Crisis Response

In keeping with the demands of risk-assessment a three-phase approach is recommended:

Phase 1 ‘Identify the hazard’

Upon receipt of a call for assistance a psychological risk assessment can be made online (A) or in person within 24 hours and completed within 72 hours[1]. Depending on the degree of expertise within the peer support team a Defusing (B) can be completed upon return-to-base and RAIDS assessments (C) uploaded to a critical incident database.

Actions A, B and C represent the ‘Identify’ step in the Health and Safety (1999) Regulations.

Phase 2 ‘Intervene to eliminate or minimise the hazard’

The magnitude, impact and duration of the incident will then determine whether or not to conduct a critical incident stress debriefing (CISD) (D) or more than one, in the coming days. Additional and persistent RAIDS assessments (E) and Traumatic Incident Reduction sessions (F) will target those in need.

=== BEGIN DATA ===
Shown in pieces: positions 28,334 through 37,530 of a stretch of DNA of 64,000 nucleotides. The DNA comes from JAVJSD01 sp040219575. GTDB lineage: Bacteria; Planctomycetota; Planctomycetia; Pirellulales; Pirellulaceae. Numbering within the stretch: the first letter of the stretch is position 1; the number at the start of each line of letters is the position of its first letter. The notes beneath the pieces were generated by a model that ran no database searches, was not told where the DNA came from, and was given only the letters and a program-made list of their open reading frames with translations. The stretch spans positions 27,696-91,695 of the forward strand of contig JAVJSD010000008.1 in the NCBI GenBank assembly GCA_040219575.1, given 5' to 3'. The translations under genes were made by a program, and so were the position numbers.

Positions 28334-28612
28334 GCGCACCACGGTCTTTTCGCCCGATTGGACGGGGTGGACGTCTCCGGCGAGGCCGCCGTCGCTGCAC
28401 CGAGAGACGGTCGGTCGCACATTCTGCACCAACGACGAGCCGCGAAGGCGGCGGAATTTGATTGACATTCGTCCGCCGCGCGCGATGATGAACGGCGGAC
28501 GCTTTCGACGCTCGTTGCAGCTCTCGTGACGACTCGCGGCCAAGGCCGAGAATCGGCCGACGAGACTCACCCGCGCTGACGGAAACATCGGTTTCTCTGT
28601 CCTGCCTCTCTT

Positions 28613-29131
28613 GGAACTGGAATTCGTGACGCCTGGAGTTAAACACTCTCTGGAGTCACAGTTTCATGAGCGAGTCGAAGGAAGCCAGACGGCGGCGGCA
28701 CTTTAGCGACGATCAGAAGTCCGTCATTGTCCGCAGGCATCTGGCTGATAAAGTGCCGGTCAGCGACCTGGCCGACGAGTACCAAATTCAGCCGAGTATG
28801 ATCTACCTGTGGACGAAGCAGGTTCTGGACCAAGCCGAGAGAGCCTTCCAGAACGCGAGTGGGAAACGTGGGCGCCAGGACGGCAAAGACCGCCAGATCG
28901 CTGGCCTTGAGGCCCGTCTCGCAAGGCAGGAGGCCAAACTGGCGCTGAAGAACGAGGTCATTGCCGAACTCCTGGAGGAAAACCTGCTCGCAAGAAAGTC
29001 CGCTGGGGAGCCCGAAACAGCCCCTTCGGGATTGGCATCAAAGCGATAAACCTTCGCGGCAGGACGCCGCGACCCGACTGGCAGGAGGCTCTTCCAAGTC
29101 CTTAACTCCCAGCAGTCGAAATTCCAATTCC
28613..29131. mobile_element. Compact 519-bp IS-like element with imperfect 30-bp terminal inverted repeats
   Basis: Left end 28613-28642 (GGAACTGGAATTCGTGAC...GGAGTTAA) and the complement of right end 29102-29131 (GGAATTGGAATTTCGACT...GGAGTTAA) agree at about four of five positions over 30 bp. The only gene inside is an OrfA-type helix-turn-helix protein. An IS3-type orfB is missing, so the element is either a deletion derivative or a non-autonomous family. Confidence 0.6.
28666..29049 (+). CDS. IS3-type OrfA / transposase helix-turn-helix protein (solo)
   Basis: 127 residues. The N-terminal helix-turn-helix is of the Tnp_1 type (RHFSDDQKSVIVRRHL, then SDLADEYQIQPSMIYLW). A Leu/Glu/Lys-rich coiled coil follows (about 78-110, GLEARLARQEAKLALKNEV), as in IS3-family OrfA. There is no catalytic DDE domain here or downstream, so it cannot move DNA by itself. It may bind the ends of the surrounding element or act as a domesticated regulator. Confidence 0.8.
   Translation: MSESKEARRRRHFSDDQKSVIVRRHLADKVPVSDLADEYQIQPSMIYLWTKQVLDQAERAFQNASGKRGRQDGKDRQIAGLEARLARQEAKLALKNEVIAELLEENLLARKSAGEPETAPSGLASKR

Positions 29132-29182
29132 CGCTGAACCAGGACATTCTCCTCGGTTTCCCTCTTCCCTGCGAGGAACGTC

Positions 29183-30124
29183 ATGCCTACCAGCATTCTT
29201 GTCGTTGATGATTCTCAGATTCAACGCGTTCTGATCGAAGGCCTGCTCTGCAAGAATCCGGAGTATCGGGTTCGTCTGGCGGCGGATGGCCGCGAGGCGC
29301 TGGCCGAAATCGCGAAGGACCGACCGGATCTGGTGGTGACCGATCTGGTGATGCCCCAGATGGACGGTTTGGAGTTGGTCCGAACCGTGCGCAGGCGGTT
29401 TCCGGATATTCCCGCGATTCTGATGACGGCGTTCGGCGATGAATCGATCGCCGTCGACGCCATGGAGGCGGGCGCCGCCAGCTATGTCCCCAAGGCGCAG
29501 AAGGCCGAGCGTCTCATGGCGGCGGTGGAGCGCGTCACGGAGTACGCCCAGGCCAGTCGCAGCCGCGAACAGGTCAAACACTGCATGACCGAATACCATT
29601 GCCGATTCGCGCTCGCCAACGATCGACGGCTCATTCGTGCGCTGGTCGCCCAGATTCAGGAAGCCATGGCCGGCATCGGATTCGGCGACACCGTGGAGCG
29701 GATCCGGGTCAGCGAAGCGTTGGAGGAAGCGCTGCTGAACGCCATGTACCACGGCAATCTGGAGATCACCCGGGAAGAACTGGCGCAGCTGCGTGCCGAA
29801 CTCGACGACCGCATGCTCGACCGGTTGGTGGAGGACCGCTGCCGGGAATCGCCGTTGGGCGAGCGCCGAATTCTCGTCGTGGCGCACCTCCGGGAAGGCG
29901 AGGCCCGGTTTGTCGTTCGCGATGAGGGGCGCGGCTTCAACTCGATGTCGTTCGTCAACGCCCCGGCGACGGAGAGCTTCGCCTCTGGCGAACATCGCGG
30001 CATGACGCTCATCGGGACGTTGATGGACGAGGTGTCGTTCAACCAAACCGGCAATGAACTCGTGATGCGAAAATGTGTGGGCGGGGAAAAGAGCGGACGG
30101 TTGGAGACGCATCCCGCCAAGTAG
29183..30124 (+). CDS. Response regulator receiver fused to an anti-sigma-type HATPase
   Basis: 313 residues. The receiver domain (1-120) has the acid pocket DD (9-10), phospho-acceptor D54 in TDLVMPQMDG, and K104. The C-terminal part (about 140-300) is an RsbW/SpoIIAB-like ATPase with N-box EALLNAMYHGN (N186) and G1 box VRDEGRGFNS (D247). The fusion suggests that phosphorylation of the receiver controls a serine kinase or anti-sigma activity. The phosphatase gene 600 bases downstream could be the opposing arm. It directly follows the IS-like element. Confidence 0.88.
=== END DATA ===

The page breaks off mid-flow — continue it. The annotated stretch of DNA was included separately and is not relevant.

Actions D, E and F represent the ‘Intervene’ step in the Health and Safety (1999) Regulations.

Phase 3 ‘Monitor to assess the effectiveness of the intervention’

The personal follow-ups (G) that occur once the interventions have been completed should be carried out periodically and at least once within 21 days of a critical incident to ensure time for further intervention before 28 days expires. For the same reason RAIDS (H) and online assessments (I) should be completed once the intervention phase is over.

Actions G, H and I represent the ‘Monitor’ step in the Health and Safety (1999) Regulations.


[1] Subject to identification of teams/personnel involved and their willing availability within these timeframes

© Copyright Dr John Durkin 2018

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